It's what the New York Times calls "one of the most intriguing literary mysteries in recent history." But now Elena Ferrante, author of several best-selling novels who has lived under that pseudonym since the early 1990s, appears to have been unmasked by Italian journalist Claudio Gatti. In a lengthy piece for the New York Review of Books, he names Italian translator Anita Raja as the true author behind books including My Brilliant Friend, Those Who Leave and Those Who Stay, and the Story of the Lost Child. Citing mostly financial documents that point to Raja, including payments from Ferrante's publishing house and real estate purchases as the books became increasingly successful, Gatti says Raja, the daughter of a German-born mother who fled the Holocaust, has left a trail of "financial clues" that "leads directly" to her, though the identification is not (and may never be) officially confirmed.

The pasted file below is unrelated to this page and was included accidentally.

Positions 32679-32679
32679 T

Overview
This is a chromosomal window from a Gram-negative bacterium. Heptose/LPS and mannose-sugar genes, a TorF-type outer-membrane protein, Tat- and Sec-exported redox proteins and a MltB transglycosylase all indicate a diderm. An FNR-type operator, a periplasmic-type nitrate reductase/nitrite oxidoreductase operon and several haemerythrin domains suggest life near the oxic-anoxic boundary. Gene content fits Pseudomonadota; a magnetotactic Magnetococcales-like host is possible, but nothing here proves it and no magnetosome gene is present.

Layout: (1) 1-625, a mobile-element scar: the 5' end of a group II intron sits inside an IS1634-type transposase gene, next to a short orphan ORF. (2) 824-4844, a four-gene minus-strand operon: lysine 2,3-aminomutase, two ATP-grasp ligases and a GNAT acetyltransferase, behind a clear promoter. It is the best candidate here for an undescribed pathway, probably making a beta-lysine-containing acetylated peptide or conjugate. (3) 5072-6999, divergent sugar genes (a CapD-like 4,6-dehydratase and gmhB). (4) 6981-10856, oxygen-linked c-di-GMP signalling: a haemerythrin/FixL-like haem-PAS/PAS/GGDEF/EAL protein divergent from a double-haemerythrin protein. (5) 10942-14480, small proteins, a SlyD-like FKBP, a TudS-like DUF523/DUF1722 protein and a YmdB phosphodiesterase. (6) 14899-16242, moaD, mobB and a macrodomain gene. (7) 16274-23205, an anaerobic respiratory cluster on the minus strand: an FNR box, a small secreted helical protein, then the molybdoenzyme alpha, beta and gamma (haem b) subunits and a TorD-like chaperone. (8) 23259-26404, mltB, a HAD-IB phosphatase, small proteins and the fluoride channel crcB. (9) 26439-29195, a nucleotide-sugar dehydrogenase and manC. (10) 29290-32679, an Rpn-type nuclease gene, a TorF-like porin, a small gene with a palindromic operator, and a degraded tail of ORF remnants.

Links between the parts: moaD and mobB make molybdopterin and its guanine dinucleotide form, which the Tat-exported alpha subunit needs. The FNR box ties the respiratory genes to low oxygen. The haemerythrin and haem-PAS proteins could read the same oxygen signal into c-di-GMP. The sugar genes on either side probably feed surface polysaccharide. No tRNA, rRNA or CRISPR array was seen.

Ferrante's name became a household one around the world in recent years with her novels selling in more than 40 countries, and others have previously speculated that Raja, along with novelist husband Domenico Starnone, could be behind Ferrante. This is by far the most thorough investigation, however. With the apparent outing of Raja, Ferrante publisher Sandro Ferri, who is one of the few said to know the author's true identity, tells the Guardian that "this kind of journalism is disgusting," and many seem to agree. Jezebel calls Gatti's piece "both grandiose and cruel," while Ferrante herself said in the Paris Review last year that, "What has never lost importance for me ... is the creative space that absence opened up." Literature, she added, should not "require 'external' credentials." (JK Rowling also chose to write under a pseudonym.)